This is a story about a woman's life from the age of ten to twenty-two. You will enjoy this book if you don't mind romance and crying. It is easy to understand why this is a classic. Jane is sent to a horrible boarding school by her malicious aunt, then becomes a governess working at a mysterious manor. Love is around the corner, and she must avoid it at all costs.--Submitted by Anonymous
A flowing story in which the characters come to life. With vibrant and strong language Charlotte Bronte takes us on a magical journey through which we see Jane Eyre's life. In thrilling and descriptive text Bronte clearly describes Jane Eyre's tragic journey. Growing up she has a sad life, from the death of her parents to her abusive cousin. Yet when she goes to live with Mr. Rochester her life takes a rapid turn. Can this be Janes' chance for happiness or is she set for another fall?--Submitted by kerry
When I first read Jane Eyre, I was absolutely captivated by the story, the characters, Jane's plight as an orphan at Gateshead and Lowood and her transition to governess at Thornfield. The story develops in a way that holds your interest as she meets Rochester and the secrets of Thornfield are revealed. What lies in wait for Jane is nothing compared to what she has escaped from and this, I feel, is the most incredible and page-turning aspect of the book. For sheer what-is-going-to-happen-next value, Jane Eyre really can't be beat--it is a true gothic novel. It is a romance between two strong characters each with diametrically opposed pasts and who represent the time period in which it was written. The plot is so imaginative and so full of unexpected turns and coincidences that it is impossible to put down after being drawn in at Chapter One. This book leaves the reader wanting to know what will happen to the much abused Jane and read with increasing credulity all that she goes through as a child and subsequently the fate that befalls her once she is at Thornfield. Jane Eyre is truly timeless--it is a work of literature that will introduce readers of any age to memorable characters and a story that gets better and better each time you read it. Go get yourself a copy, curl up on the couch and travel to England in the 1840's courtesy of Charlotte Bronte! Happy Reading! --Submitted by Jennifer C. Person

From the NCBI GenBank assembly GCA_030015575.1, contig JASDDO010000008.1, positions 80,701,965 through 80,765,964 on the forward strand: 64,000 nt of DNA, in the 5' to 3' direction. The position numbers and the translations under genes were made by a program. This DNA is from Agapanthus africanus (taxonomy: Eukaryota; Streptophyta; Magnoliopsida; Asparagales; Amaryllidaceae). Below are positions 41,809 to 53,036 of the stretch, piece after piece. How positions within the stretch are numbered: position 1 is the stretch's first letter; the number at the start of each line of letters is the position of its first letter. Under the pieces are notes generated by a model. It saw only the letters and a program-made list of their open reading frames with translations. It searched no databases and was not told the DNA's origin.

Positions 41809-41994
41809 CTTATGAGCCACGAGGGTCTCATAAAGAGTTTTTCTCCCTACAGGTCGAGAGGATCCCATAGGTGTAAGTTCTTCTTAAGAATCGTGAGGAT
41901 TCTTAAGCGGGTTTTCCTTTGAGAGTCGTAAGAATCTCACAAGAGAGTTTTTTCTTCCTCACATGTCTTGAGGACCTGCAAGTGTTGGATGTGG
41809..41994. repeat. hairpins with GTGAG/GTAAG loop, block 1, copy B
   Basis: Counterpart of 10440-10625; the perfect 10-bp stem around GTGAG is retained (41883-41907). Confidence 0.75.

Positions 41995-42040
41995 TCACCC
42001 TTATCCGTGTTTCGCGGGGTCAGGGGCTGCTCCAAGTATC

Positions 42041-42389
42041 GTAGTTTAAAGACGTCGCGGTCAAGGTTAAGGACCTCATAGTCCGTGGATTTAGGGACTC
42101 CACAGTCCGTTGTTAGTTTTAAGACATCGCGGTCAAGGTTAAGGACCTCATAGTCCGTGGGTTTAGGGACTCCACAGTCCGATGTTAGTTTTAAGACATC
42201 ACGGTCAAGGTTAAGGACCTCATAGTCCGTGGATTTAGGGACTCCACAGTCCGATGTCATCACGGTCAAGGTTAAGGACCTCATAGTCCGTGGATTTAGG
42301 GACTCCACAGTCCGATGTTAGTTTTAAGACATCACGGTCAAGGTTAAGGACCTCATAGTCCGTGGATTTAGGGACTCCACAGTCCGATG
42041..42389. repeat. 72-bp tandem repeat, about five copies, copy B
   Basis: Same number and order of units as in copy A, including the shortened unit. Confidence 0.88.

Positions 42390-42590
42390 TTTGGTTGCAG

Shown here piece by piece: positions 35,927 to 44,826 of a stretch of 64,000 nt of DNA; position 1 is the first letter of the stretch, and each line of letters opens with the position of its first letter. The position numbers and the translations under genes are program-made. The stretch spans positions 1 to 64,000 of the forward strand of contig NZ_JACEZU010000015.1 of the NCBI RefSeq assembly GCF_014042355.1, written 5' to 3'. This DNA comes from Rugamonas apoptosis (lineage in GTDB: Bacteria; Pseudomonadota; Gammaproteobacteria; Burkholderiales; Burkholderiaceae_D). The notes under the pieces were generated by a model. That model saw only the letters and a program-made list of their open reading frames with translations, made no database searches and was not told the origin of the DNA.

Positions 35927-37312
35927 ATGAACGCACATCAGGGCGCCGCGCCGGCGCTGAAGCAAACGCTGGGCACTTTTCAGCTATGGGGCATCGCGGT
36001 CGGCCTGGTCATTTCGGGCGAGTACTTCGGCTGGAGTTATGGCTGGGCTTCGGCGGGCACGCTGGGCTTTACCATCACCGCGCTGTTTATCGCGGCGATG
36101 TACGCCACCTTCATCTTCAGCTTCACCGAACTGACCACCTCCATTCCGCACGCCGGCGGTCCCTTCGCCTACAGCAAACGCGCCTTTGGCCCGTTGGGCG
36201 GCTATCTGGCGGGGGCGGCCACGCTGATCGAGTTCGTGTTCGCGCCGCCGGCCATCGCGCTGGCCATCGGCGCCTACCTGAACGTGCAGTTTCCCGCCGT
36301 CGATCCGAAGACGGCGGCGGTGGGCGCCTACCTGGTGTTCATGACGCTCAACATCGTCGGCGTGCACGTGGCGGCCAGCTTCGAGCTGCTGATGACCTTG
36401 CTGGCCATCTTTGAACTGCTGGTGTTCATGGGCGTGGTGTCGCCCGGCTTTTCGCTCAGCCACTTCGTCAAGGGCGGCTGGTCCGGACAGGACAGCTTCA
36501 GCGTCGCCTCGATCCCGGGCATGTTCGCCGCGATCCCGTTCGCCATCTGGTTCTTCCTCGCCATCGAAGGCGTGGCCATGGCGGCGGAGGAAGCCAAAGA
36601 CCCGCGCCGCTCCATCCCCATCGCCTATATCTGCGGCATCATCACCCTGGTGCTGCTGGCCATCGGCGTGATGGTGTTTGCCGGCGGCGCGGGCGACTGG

God gives us a lot of blessings. Sometimes we don't care when we read or see that there are people don't have those blessings. We should thank God for what we have. In Jane Eyre, Charlotte Bronte shows us many variable things we have and don't consider it; for example to have a family, to be able to see it also shows us that if we are patient for what we have God will give better things. Jane Eyre is a classic romantic novel. It talks about a girl searching for a family and someone to consider her despite being poor and a woman she wants to be independent like all the women now but it is more difficult for her. She lived a misery life till she achieved one of her dreams but will she achieve the rest of her dreams? Try to find yourself what dream did she achieve and if she will achieve the other dreams. I am sure that all the women will like this novel.--Submitted by Belle Brown